First, C.J. Stroud isn’t a running quarterback and not a true dual-threat. We thought he was, and early in the season we wanted him to run more. Some still do, but I don’t really expect it to happen. Additionally, the Buckeyes last year had a trio of starting receivers whose combined quality has perhaps never been seen in the college game. Get them the ball. Finally, given the gigantic (and not particularly mobile) offensive line, the offense seemed born to pass.

In 2018, one of the reasons that Haskins passed so much was that the running backs – J.K. Dobbins and Mike Weber – didn’t have very good years. Dobbins averaged only 4.6 yards per carry, far below his figure in 2017 or 2019. Meyer alternated Dobbins and Weber, and neither seemed to evolve into the go-to guy. Granted, Haskins wasn’t much of a runner either. So, the Buckeyes passed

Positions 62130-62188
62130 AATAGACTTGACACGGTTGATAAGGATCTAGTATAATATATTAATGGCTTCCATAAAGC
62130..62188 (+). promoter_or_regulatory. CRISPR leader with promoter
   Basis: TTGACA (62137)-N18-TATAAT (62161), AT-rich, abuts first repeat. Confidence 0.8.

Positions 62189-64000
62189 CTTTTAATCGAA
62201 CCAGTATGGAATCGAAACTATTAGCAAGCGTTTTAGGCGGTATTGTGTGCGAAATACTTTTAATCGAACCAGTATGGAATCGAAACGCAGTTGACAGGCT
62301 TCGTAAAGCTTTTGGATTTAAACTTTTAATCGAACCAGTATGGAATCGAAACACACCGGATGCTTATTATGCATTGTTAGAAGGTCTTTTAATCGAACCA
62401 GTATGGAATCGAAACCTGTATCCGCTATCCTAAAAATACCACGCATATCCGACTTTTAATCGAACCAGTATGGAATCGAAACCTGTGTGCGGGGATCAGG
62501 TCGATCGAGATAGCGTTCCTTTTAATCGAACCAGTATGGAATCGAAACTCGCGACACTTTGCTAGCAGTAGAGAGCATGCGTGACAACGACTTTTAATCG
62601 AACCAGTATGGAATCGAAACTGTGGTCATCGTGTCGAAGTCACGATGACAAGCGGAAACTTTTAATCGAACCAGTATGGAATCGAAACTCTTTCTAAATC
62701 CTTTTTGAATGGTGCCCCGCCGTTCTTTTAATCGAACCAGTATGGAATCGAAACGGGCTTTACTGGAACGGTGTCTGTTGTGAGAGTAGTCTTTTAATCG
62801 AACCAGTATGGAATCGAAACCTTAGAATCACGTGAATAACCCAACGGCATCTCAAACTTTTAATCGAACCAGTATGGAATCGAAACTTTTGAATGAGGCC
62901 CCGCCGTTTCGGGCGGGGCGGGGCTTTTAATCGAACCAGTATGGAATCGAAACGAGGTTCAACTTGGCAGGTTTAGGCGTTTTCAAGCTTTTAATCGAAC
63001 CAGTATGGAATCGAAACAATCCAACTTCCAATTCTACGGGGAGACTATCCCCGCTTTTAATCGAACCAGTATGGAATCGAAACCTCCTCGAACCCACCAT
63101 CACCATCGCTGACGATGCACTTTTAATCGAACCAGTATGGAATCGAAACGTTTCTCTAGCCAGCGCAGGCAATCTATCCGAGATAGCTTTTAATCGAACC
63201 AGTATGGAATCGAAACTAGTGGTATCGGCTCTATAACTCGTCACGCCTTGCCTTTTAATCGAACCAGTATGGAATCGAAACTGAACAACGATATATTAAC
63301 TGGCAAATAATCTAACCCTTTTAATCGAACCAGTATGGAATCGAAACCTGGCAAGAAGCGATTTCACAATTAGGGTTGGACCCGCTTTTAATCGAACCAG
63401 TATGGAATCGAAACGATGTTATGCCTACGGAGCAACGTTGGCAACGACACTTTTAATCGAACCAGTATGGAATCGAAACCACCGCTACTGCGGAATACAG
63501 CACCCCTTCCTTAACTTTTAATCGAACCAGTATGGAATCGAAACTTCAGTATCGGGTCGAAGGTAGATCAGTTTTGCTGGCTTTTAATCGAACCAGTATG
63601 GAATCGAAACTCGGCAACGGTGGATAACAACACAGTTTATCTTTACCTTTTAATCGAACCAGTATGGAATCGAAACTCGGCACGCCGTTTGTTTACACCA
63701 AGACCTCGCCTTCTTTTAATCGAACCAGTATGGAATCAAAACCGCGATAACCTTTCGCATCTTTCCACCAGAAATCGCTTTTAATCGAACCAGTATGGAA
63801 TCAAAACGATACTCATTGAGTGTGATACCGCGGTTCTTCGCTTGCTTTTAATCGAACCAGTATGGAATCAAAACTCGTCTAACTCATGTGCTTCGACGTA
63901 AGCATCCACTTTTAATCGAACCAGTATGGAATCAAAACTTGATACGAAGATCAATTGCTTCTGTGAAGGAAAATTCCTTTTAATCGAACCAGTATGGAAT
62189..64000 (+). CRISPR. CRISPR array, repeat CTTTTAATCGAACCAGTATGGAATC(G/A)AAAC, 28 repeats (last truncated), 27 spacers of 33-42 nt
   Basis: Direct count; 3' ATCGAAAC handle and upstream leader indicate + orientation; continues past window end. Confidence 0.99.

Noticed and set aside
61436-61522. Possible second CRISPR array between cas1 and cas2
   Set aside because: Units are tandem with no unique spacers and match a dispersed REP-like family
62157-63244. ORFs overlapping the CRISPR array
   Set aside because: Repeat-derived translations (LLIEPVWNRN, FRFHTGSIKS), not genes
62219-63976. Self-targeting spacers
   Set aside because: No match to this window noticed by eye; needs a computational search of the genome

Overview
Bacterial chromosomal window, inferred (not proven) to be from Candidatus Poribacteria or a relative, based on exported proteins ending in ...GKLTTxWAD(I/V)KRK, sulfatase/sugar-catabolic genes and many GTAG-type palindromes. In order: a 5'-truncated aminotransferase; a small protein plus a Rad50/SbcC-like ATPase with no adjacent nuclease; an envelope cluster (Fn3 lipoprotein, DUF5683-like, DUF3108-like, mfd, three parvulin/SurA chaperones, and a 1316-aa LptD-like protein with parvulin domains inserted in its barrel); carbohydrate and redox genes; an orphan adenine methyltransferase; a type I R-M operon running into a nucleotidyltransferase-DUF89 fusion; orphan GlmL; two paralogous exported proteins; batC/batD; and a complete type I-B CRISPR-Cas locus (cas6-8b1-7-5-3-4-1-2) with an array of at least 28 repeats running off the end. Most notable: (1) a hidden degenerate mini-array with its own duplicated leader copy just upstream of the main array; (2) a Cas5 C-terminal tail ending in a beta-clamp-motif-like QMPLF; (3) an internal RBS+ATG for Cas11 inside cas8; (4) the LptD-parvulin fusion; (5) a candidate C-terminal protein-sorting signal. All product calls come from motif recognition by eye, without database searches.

Last year, though, the Buckeyes were loaded with superior running talent. TreVeyon Henderson proved to be a true star. Miyan Williams looked nearly as good. And both Master Teague III and Evan Pryor were strong reserves. The problem wasn’t with the backs. No, the problem with the Ohio State running game in 2021 was with the line and with the play-calling.

The running game was very predictable in certain formations: under center, pistol. Defenses knew that a run was coming and stuffed it. The line, great at pass protection, couldn’t pull wide and couldn’t get out on linebackers. The Bucks couldn’t always count on the run, and so they passed. And passed.

But let’s go back to the earlier question. Does balance matter? If OSU had the nation’s best offense – and they did – does it matter if they get their yards and TDs on the ground or in the air? Yes, and here’s why.

The importance of run/pass balance